CP/M computer on Arduino Nano 3.0

I added an LRC-checksum for the memory data when writing/reading to the SD-card. While failures were not.

I made the input from the console more versatile - through interrupts - to connecting the PS/2 keyboard in the future + added a command R monitor to reset the Arduino. Also i did 200 runs of the memory test (added a command to the monitor) - failures not detected:

Using emulation of address and data buses, as well as internal registers (W, Z, ACT, TMP), made emulation of microoperations as close as possible to the "iron" processor + with #define made the emulation code much more visible. The new code is already laid out on GitHub.

According to the test results, the random access time to the emulated memory card was about 7 milliseconds.

Because of the use of caching, the average access time with sequential access to memory is about 80 microseconds. I used the BASIC test (in the TINYBASIC interpreter) to evaluate the effect of the cache on performance in the real task: (The size of the cache line is 64 bytes) Number of cache lines runtime (seconds) 2 .................................... 345 4 ................................... 155 6 .................................... 80 8 .................................... 60

I ran the Ada language compiler on my Arduino !!!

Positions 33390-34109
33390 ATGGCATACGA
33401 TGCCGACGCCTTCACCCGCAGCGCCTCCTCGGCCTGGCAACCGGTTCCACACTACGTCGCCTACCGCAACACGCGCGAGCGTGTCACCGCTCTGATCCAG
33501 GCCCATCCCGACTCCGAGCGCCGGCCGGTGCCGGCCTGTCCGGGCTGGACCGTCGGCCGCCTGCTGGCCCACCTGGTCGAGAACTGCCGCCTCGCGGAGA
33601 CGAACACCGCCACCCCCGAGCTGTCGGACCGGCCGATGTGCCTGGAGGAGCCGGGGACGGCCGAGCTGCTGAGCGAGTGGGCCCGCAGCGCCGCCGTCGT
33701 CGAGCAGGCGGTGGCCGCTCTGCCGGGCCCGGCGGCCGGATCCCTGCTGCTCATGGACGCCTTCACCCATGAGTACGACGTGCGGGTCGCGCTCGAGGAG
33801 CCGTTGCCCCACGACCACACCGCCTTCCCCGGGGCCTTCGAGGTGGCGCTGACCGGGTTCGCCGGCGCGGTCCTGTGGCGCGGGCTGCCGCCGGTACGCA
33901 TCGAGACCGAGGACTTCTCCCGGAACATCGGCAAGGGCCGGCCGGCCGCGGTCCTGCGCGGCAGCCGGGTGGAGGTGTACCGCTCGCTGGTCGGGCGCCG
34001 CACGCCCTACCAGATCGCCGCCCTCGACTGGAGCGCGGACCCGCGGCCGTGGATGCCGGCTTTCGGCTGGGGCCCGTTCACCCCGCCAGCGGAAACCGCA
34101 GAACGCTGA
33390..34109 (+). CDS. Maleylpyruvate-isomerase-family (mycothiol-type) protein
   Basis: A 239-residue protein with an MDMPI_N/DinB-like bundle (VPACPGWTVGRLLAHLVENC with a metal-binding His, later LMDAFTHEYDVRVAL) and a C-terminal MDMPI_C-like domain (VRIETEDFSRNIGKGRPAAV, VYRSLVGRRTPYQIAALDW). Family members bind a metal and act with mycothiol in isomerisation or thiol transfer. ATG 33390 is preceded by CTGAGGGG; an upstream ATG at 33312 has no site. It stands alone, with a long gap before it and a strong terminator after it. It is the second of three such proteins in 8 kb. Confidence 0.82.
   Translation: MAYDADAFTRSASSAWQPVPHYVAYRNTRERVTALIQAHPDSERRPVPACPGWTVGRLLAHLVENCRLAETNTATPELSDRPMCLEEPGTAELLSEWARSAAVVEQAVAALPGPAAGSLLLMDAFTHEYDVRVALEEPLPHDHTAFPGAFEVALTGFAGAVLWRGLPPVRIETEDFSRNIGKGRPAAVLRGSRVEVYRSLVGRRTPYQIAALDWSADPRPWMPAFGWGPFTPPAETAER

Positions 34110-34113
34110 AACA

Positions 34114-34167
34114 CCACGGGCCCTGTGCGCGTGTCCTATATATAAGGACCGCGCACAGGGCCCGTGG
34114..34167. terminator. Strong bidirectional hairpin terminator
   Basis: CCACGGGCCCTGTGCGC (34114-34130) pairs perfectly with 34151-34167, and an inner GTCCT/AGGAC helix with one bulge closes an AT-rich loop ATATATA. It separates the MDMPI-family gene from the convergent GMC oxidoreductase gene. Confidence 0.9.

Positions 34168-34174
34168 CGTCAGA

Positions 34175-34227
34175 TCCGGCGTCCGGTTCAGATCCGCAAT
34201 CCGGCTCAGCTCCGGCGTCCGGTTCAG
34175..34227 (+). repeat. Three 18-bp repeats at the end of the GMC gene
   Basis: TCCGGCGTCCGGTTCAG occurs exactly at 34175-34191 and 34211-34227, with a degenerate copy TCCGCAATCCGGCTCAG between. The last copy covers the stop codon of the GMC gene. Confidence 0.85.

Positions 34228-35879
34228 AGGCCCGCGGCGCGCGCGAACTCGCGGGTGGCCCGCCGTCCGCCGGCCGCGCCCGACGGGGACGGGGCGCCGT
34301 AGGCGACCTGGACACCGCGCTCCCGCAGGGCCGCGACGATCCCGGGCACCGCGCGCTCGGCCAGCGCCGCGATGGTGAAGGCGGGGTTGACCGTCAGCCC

Compilation of the program TOWERS.ADA for solving the problem of the “Hanoi Tower”:

Running the compiled program TOWERS.COM:

Changed the approach to emulating the floppy disks - allocated on the SD card the area for storing the contents of 100 floppy disks and with the monitor command Z i "insert" a floppy disk into one of the drives A, B, C or D (for example, the ZB02 command mounts a floppy disk with the number 02 in drive B) The numbers of "inserted" floppies are stored in the Arduino EEPROM and are restored when the emulator is restarted.

I made an emulation of the memory management device (MMU) with switching banks, which allowed access to 512 KByte of memory. I divided the address space 0x0000 ... 0xFFFF into 16 blocks (with numbers from 0x0 to 0xF) of 4 KByte in size. Each block can be mapped to one of 8 banks (the size of the bank is 64 KByte). The correspondence of banks to blocks is determined by the values ​​(bank numbers from 0 to 7) in a set of 16 registers (only bank 0 is active when the emulator is started). To specify the bank number for a specific block, two output commands are used in the port: OUT D0, block number OUT D1, banknumber Also, you can use the YXY monitor command to switch the X memory unit to the Y memory bank.

Testing for 8 banks of memory:

cpm4nano Mk II (used an adapter to connect a microSD-card)

  • ;)

Hmm. Just gave it a try with Arduino 1.0.6 (I know that it is very old). 1. Gives conflict with standard arduino SD library - better to rename your spinoff to something that does not give a conflict with the standard libs. 2. Resulting sketch ist to big for Nano/Mini Pro with atmega328:

Binäre Sketchgröße: 33.386 Bytes (von einem Maximum von 30.720 Bytes) processing.app.debug.RunnerException: Sketch zu groß;

??

BTW: I assume the ps2 files are just there for future use and not yet used in the project? Also some wiring information would be making it probably easier. And where can I locate the ADA compiler for CP/M?

Also it would be a good idea, the let any somewhat stable version there as a release when you start working on a new/anhanced version.. so just have one bucket of code that is a work in progress ist not good.

Peter